Music for all tastes

An Irishwoman’s Diary about musical innovation in Sligo

Mon, Mar 31, 2014, 01:00

WHEN Rod Alston says he lives in a “muddy paradise”, he isn’t joking. Or maybe just a little. With two dogs, a ginger cat, goats and a collection of polytunnels, his peaceful homestead near the Leitrim-Fermanagh border would be many people’s idea of heaven.

English by birth, Alston came to Ireland with a group of like-minded peers in a flush of youthful eco-activism. It quickly became apparent that the peers were more at home in the halls of academe than the hedges of rural Ireland, and Alston has been on his own for two decades now, eking out a living — just about — selling organic vegetables and herbs.

But he didn’t just settle for growing greens. A keen harpsichordist, he was disappointed by the lack of opportunity to play with other chamber musicians in the area — so he planted, and nurtured, the Sligo Baroque Orchestra. “When I came here I thought that I could live without much music,” he says. “It turned out otherwise.”

The SBO is an inclusive group which combines amateur, professional and student musicians. In the 20 years since it was formed, classical music has blossomed in Sligo. The Con Brio series presents seven or eight top-notch professional concerts a year. The annual spring festival at Drumcliffe attracts audiences from all over Ireland; the Sligo Academy of Music takes care of the tuition of talented young players; and Music Generation Sligo brings outreach work to primary schools and elsewhere.

With his holistic outlook on life and art, however, Alston felt there was a further step to be taken. Two years ago, he and a number of co-conspirators from a variety of musical traditions started a very different concert series. Which is why I find myself in the airy brick-and-glass courtyard of the Model Arts Centre on a Sunday lunchtime, surrounded by sofas and cafe-style tables.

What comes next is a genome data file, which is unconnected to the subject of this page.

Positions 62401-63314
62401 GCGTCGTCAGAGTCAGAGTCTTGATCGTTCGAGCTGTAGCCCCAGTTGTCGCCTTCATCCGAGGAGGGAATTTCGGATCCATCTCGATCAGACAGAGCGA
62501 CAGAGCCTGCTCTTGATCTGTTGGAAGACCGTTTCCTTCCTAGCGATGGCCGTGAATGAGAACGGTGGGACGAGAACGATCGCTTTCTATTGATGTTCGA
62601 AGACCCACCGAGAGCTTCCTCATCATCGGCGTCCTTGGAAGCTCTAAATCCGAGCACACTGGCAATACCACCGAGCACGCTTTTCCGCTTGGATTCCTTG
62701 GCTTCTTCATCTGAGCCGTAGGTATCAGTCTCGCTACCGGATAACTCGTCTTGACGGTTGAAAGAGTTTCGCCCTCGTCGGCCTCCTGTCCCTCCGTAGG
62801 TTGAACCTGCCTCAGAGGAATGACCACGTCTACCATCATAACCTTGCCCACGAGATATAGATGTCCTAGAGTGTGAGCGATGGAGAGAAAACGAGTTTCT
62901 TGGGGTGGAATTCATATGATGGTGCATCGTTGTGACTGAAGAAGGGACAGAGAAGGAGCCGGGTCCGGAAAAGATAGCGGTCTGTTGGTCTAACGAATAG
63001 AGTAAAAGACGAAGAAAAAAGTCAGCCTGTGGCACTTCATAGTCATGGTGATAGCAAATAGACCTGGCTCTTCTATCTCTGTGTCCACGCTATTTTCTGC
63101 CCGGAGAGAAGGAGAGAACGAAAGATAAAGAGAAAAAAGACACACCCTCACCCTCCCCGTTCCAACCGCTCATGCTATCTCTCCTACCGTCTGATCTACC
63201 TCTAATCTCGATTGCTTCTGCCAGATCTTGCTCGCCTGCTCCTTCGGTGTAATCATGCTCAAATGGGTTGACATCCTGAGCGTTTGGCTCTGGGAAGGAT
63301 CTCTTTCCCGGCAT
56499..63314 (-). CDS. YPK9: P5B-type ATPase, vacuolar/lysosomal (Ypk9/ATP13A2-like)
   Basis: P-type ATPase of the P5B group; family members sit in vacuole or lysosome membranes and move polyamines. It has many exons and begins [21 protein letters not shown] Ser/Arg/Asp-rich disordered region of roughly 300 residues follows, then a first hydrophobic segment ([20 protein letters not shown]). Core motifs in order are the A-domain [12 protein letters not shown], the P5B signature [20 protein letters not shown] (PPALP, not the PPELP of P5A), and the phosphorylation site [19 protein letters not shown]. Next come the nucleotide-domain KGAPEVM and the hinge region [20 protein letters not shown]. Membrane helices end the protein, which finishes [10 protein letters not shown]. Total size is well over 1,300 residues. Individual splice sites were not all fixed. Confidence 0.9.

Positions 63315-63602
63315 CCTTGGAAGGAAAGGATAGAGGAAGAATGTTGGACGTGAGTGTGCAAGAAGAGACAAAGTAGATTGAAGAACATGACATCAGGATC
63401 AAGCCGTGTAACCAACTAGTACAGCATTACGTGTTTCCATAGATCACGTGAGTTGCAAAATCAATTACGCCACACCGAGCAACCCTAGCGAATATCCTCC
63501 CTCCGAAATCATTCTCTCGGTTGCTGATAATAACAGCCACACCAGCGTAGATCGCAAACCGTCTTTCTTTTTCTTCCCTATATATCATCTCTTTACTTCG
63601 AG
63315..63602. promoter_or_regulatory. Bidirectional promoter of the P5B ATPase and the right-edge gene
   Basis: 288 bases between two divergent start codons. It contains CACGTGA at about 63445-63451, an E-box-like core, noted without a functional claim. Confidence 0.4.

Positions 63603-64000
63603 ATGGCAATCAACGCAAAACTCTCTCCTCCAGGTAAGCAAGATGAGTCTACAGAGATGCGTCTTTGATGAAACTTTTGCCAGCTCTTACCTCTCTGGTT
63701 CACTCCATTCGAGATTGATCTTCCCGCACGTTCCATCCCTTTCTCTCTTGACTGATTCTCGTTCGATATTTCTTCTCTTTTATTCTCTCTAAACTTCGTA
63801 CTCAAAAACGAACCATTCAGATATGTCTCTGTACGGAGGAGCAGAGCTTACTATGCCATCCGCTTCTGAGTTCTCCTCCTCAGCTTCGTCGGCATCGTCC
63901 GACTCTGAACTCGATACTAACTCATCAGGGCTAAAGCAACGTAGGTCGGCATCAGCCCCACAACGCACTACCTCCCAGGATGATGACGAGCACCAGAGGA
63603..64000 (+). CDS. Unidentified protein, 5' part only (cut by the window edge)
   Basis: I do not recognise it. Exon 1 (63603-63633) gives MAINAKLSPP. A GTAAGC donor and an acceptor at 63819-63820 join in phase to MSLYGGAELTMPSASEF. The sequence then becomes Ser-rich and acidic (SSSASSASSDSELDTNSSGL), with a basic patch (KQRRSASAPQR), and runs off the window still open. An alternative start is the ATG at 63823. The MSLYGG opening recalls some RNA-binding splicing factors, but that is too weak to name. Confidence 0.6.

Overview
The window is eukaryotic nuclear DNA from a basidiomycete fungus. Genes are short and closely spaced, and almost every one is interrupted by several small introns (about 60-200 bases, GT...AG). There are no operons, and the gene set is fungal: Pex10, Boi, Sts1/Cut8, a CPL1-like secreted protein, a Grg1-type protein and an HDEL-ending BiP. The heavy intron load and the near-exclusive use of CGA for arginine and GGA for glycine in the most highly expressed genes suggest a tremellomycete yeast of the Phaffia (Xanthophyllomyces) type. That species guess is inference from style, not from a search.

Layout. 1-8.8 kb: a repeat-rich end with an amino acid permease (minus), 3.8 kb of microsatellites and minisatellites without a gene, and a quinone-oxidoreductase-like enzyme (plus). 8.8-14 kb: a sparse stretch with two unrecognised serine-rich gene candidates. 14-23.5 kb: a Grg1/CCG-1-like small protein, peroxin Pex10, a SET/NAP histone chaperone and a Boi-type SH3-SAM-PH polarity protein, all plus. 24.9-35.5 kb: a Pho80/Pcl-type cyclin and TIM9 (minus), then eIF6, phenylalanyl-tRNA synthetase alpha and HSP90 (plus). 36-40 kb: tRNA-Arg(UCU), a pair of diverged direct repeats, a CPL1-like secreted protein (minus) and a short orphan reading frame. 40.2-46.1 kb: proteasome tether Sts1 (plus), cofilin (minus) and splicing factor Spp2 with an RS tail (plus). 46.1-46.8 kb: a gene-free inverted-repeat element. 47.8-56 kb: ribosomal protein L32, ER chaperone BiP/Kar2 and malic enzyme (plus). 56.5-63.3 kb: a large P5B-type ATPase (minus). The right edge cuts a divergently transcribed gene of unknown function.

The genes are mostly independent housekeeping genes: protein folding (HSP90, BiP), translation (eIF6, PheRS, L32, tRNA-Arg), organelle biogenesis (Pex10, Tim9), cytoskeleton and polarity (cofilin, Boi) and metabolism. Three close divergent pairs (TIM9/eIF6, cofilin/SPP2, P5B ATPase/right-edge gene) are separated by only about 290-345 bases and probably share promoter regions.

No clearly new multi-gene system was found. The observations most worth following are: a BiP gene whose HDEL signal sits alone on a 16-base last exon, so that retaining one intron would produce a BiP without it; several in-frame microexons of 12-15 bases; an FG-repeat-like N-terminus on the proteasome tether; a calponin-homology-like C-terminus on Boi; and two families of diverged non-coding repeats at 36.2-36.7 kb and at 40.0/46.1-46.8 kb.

The audience ranges in age from toddlers, who sit happily on parental knees, through 14-year-old Charlotte Kinsella, who plays flute with the SBO, to 96-year-old Aleck Crichton, former head of the Jameson Distillery and president of the Yeats Society Council, whose family have been keen amateur chamber musicians for generations.

The programme features Nadene Fiorentini, the young Donegal pianist who has just won the NCH’s Rising Star award for 2014.

There’s trad from Waterboys fiddler Steve Wickham, with cellist Anna Houston and guitarist Felip Carbonell. Houston and Wickham join the SBO for a Heinichen concerto. Another SBO member, 14-year-old Peter Watters, plays Kabalevsky — while to acknowledge the recent death of Pete Seeger, Carbonell slips Where Have All The Flowers Gone ? into the mix.

The received wisdom in the classical music world has always been that people coming and going when they please — and having the temerity to drink cappuccinos while they’re there — mitigates against serious listening. That’s not how it works at the Model. People tap their toes to the trad, hum along with the Seeger song. Waitresses deliver sandwiches and salads.

But Fiorentini’s dreamy performance of Brahms intermezzi is different and inspires a quiet as profound as I’ve ever experienced at a formal classical concert.

Alston is determined to expand the range of music and performers even further. He’d like to add jazz and other musical styles, encouraging audience and performers to stretch their musical horizons, and helping to grow a sense of meaningful musical community as well as developing the concertgoers of the future.

So far, the funding powers-that-be have not seen fit to bestow any financial help in his endeavour. With ticket prices kept to a modest fiver and children admitted for free, it’s a miracle that Alston manages to keep the series going. But then, as an organic gardener, he knows a thing or two about persisting in the face of floods, drought and the vagaries of late-capitalist economies.

The concerts take place at 1.30 pm on the first Sunday of every month - with very occasional exceptions: check with the Model website, — and if you’re in, or even near, Sligo, be sure to drop in.

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